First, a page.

rubbish bag

Properly clean your appliances


Once you’ve emptied the fridge of its contents, remove the shelves and plastic draws to make getting into those hard-to-reach spaces a little easier. If they’re dirty, let them soak in the sink with some hot water and baking soda while you clean the rest of the fridge.

Wipe down the walls of the fridge using a sponge, and plenty of hot, soapy water. Wipe down with paper towels to dry and then place everything back as it was.


Your kitchen’s hob is an epicentre of dried on gunk and grease, so whether it’s an electric hob or a more traditional gas one, you’ll need some sort of degreaser. Apply the degreaser to affected areas, let them soak for a few minutes, then wipe down with a wet sponge to make sure no residue remains.

You might need a non-scratch scouring pad to take care of the tougher, more troublesome stains, so make sure you have one to hand.


The oven tends to be one of the dirtiest appliances in your kitchen since its interior is out of sight and unlikely to be cleaned frequently. However, a proper look inside shows that they’re usually full of caked-on dirt and grease.

Luckily, there are special cleaners you can buy, such as those from Oven Pride, that refresh your oven’s interior and get it looking clean once more. They even have bags for racks that you can soak them in to leave them shiny and grime-free afterwards. That’s why we mentioned doing these first; you can let the special cleaning solution get to work while you take of other tasks in the kitchen.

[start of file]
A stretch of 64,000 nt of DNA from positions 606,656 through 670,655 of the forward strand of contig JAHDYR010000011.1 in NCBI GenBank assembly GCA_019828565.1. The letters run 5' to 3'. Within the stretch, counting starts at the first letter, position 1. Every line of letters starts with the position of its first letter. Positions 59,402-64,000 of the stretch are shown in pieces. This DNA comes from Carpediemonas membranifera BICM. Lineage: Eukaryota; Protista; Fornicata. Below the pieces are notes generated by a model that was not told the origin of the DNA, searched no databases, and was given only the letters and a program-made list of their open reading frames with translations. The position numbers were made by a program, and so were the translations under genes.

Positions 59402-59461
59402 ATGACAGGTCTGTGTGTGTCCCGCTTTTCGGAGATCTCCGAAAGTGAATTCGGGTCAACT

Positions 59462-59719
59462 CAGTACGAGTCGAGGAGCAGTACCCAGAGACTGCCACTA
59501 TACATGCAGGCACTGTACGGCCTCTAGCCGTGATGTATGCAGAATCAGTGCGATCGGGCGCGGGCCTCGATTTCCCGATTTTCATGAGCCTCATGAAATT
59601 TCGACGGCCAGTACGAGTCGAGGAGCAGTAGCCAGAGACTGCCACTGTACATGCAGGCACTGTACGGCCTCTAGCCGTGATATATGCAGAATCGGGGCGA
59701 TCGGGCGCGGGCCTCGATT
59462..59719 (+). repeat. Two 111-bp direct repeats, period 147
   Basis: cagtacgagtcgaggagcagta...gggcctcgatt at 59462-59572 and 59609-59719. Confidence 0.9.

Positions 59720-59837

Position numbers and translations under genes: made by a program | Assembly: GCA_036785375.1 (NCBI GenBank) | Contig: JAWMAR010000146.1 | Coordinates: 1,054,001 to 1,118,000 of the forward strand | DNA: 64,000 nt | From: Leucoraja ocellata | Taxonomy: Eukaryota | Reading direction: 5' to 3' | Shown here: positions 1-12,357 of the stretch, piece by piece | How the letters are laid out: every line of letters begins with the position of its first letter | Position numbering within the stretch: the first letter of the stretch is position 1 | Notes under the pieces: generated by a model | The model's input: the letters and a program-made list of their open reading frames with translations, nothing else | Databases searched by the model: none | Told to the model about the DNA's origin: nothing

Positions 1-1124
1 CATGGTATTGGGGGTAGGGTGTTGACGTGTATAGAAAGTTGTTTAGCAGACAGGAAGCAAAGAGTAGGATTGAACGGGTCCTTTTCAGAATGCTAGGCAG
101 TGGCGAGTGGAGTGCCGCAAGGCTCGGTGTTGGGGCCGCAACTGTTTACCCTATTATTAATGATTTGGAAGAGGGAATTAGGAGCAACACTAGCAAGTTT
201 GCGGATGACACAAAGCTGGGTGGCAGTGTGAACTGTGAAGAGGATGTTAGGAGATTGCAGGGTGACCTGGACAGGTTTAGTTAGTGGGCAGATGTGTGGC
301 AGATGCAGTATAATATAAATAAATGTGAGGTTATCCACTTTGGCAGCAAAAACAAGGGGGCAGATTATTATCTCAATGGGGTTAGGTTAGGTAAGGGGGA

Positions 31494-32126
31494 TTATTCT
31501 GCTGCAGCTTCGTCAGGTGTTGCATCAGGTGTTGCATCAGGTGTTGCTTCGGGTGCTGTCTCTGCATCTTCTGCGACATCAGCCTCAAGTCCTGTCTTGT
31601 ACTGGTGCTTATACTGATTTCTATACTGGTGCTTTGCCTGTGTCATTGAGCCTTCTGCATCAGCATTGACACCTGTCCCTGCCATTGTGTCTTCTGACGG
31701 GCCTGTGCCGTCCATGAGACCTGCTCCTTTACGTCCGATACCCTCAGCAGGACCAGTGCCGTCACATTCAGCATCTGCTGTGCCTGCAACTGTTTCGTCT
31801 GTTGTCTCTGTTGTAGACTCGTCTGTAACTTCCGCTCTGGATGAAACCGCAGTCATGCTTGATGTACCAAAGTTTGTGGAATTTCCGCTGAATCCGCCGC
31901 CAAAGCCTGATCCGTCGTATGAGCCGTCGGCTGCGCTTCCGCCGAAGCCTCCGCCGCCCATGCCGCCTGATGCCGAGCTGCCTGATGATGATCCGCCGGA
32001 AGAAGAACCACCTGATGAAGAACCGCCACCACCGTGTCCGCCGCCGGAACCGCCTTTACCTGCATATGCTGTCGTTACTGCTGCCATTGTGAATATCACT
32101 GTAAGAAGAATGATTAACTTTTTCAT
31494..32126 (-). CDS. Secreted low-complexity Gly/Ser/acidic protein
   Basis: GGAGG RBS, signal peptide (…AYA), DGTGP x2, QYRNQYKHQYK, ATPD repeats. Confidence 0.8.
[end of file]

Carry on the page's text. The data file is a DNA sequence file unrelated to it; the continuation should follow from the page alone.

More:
Wipe down your kitchen tops

An all-purpose spray suitable for your kitchen tops can take care of any spills and dirt that have accumulated here. Leave it on for a few minutes before wiping everything away.

Sweep and mop the floors

After cleaning everything else in your kitchen, the floor has probably gathered the crumbs and mess you’ve swept away from your cupboards, fridge and hob. That’s why it’s a good idea to leave it until last.

After giving it a good sweep, take care of any stains with a mop and some warm, soapy water. Take it easy with the water, you don’t want to be waiting ages for it to dry, but you’ll need enough to get it looking clean again.

Maintain a kitchen cleaning schedule for the future

The more you take care of your kitchen, the less often you’ll have to do these time-consuming deep cleans. It’s a good idea, then, to keep some sort of routine or schedule to maintain good kitchen habits throughout the year. Instead of leaving it all to do in one go, try the following to stay on top of things:

  • Daily: wipe kitchen tops, scrub the sink and sweep the floor
  • Weekly: clear out the fridge, clean the floor, polish the sink and scrub the hob
  • Monthly: Clean the oven, wipe down your cabinets and clean out the fridge

Get your flatmates involved too. Put some music on, assign each other tasks, and your kitchen will be a cleaner, safer place to prepare your food and hang out in no time at all.